Can Antibiotic Beads Have An Impact In Osteomyelitis Cases?

By Anthony C. Yung, DPM, and John S. Steinberg, DPM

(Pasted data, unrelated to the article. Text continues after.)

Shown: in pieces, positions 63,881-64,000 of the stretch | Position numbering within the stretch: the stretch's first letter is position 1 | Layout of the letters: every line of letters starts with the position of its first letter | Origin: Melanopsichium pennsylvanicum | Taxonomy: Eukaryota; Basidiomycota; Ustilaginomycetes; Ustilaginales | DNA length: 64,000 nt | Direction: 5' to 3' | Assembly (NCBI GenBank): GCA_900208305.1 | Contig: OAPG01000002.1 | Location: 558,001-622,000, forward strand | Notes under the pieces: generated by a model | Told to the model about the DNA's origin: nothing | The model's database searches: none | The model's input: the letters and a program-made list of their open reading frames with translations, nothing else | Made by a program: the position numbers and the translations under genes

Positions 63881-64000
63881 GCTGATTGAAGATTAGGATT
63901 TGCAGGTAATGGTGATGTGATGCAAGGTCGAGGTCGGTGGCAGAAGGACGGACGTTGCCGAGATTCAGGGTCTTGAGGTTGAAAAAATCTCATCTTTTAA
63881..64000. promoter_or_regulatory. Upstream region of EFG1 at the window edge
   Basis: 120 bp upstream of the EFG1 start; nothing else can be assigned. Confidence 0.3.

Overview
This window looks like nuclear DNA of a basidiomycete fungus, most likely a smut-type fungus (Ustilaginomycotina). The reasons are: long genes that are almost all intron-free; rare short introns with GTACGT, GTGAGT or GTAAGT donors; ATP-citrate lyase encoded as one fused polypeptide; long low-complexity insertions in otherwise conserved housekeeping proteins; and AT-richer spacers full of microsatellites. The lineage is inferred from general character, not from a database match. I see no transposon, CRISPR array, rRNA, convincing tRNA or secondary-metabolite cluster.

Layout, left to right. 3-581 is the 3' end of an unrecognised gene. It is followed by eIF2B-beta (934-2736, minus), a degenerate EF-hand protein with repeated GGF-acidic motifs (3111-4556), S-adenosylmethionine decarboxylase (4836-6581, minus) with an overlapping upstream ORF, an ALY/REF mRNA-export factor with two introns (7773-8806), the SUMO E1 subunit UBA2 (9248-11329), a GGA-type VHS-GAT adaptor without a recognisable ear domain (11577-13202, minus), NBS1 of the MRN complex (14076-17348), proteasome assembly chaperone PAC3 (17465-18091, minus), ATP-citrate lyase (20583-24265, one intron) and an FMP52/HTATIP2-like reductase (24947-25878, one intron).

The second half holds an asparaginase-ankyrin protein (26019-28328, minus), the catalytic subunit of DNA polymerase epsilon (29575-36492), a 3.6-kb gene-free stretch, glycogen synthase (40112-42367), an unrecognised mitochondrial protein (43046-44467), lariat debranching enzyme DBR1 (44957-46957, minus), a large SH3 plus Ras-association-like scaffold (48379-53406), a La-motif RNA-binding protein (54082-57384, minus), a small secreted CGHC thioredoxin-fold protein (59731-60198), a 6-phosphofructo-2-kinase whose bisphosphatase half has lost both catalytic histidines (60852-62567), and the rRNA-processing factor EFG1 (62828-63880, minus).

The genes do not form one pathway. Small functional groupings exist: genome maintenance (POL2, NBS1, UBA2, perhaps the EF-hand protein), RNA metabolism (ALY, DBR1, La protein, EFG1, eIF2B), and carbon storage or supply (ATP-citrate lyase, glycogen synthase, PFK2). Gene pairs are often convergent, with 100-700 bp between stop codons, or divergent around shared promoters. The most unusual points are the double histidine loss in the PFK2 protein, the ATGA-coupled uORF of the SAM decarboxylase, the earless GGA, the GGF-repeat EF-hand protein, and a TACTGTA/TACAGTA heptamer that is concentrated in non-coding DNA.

Surgical debridement of infected bone is an unfortunate reality for those of us who frequently treat patients with diabetes. While adequate debridement is the most important step in treating osteomyelitis, many authors have commented on the adjunctive role of antibiotics in this clinical dilemma.1-3 Systemic antibiotics are routinely used preoperatively and have been advocated for six weeks or more. However, infected bone may become devascularized, making the delivery of systemic antibiotics less than desirable. Delivering systemic antibiotics may also be compromised when there is associated peripheral arterial disease in that extremity. The local insertion of antibiotic-impregnated materials has been commonly used to supplement surgical debridement of infected tissue and systemic antibiotics. Locally implanted antibiotics may provide reliably high concentrations of antibiotic to areas of infection while minimizing the potential systemic side effect from the use of high dose IV, IM or PO antibiotics.4Systemic levels of locally implanted antibiotics are rarely detectable (less than 1 percent) and there have been no reports of associated nephrotoxicity. The traditional vehicle of choice for locally introduced antibiotics has been polymethylmethacrylate (PMMA). One would combine PMMA with a heat stable antibiotic such as vancomycin or gentamycin and form it into beads. Then you would place the beads within the wound or bony cavity, forming a closed compartment either through primary closure or by using an occlusive film dressing to create a “bead pouch” for maintaining high levels of eluted antibiotic. Unfortunately, PMMA has several disadvantages including in vitro reports of local immune compromise and poor elution properties (less than 50 percent elution of antibiotic at four weeks).5-7 In addition, PMMA is not bioabsorbable so it must be surgically removed or left within the wound permanently. If one leaves the beads in, they may harbor bacteria in the future. However, if you remove them, overgrowth of granulation tissue and adherence to bone may make removal difficult and require a second surgical procedure. A Closer Look At Calcium Sulfate Beads For these reasons, biodegradable delivery systems for local antibiotic treatment are an attractive alternative to PMMA beads. At the University of Texas, we have begun using calcium sulfate beads impregnated with antibiotics to follow debridement and amputation procedures with primary closure in the diabetic foot wounds. We use the absorbable beads as an adjunct to surgical debridement and systemic antibiotics when we are treating patients who are recovering from osteomyelitis and extensive soft tissue infections. Calcium sulfate has been used as a bone graft substitute since the late 1800s. In 1997, medical grade calcium sulfate impregnated with tobramycin was introduced overseas. There have been positive reports of its use in combination treatment for osteomyelitis/surgical defects. Its favorable osteoconductive and elution properties have led to its use as an antibiotic delivery method for treating osteomyelitis and local soft tissue infection. Calcium sulfate is biodegradable and radiopaque with a predictable linear in vivo absorption and antibiotic elution rate.8-12 At one month, 33 percent of the calcium sulfate is absorbed and 91 percent and 100 percent are reabsorbed at three and six months respectively. Local elution of antibiotic is predictably linear over time with resulting high local concentrations.11 Systemic levels of tobramycin were undetectable following the first 24 hours. How To Create The Antibiotic Mixture Calcium sulfate is a commercially available product (OsteoSet, Wright Medical) but it is not FDA-approved to be sold with an impregnated antibiotic. Therefore, it is necessary to add the antibiotic of your choice to the calcium sulfate. One would mix the calcium sulfate, curing solution and antibiotic (vancomycin 500 mg or tobramycin/gentamicin 1 g) together and pour them into the pellet template that comes with the kit. Allow the pellets of 3 or 4 mm to harden in an exothermic reaction. After two minutes, they are ready to be implanted into the wound. Proceed to perform primary closure of the wound. Doing so facilitates a higher concentration of eluted antibiotic. You can see the antibiotic pellets on X-ray for up to three months.


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